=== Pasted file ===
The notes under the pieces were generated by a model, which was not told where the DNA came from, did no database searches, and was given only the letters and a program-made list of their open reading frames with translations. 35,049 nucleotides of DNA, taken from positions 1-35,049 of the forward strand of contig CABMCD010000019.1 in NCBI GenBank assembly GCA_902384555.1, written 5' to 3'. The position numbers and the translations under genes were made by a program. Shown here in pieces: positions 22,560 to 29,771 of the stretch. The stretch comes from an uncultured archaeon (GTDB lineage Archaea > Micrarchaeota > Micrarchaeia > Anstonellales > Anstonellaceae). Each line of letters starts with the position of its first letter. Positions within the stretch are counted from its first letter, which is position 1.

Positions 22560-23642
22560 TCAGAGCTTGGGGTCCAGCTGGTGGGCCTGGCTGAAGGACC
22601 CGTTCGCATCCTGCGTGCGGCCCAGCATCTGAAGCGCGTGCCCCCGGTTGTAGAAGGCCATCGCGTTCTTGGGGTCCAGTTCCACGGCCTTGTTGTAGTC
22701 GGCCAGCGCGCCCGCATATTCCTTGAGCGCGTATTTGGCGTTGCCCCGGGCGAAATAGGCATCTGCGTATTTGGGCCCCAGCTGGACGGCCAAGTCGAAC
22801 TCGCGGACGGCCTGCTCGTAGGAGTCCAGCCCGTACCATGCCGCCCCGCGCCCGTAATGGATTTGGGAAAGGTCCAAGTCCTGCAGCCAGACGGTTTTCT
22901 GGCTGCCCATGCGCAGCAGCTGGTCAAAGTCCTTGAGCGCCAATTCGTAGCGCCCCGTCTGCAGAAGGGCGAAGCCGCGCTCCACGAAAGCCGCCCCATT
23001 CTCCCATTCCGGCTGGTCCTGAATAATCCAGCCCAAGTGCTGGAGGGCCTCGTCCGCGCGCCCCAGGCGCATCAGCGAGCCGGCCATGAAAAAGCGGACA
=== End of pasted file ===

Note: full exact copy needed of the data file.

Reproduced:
The notes under the pieces were generated by a model, which was not told where the DNA came from, did no database searches, and was given only the letters and a program-made list of their open reading frames with translations. 35,049 nucleotides of DNA, taken from positions 1-35,049 of the forward strand of contig CABMCD010000019.1 in NCBI GenBank assembly GCA_902384555.1, written 5' to 3'. The position numbers and the translations under genes were made by a program. Shown here in pieces: positions 22,560 to 29,771 of the stretch. The stretch comes from an uncultured archaeon (GTDB lineage Archaea > Micrarchaeota > Micrarchaeia > Anstonellales > Anstonellaceae). Each line of letters starts with the position of its first letter. Positions within the stretch are counted from its first letter, which is position 1.

Positions 22560-23642
22560 TCAGAGCTTGGGGTCCAGCTGGTGGGCCTGGCTGAAGGACC
22601 CGTTCGCATCCTGCGTGCGGCCCAGCATCTGAAGCGCGTGCCCCCGGTTGTAGAAGGCCATCGCGTTCTTGGGGTCCAGTTCCACGGCCTTGTTGTAGTC
22701 GGCCAGCGCGCCCGCATATTCCTTGAGCGCGTATTTGGCGTTGCCCCGGGCGAAATAGGCATCTGCGTATTTGGGCCCCAGCTGGACGGCCAAGTCGAAC
22801 TCGCGGACGGCCTGCTCGTAGGAGTCCAGCCCGTACCATGCCGCCCCGCGCCCGTAATGGATTTGGGAAAGGTCCAAGTCCTGCAGCCAGACGGTTTTCT
22901 GGCTGCCCATGCGCAGCAGCTGGTCAAAGTCCTTGAGCGCCAATTCGTAGCGCCCCGTCTGCAGAAGGGCGAAGCCGCGCTCCACGAAAGCCGCCCCATT
23001 CTCCCATTCCGGCTGGTCCTGAATAATCCAGCCCAAGTGCTGGAGGGCCTCGTCCGCGCGCCCCAGGCGCATCAGCGAGCCGGCCATGAAAAAGCGGACA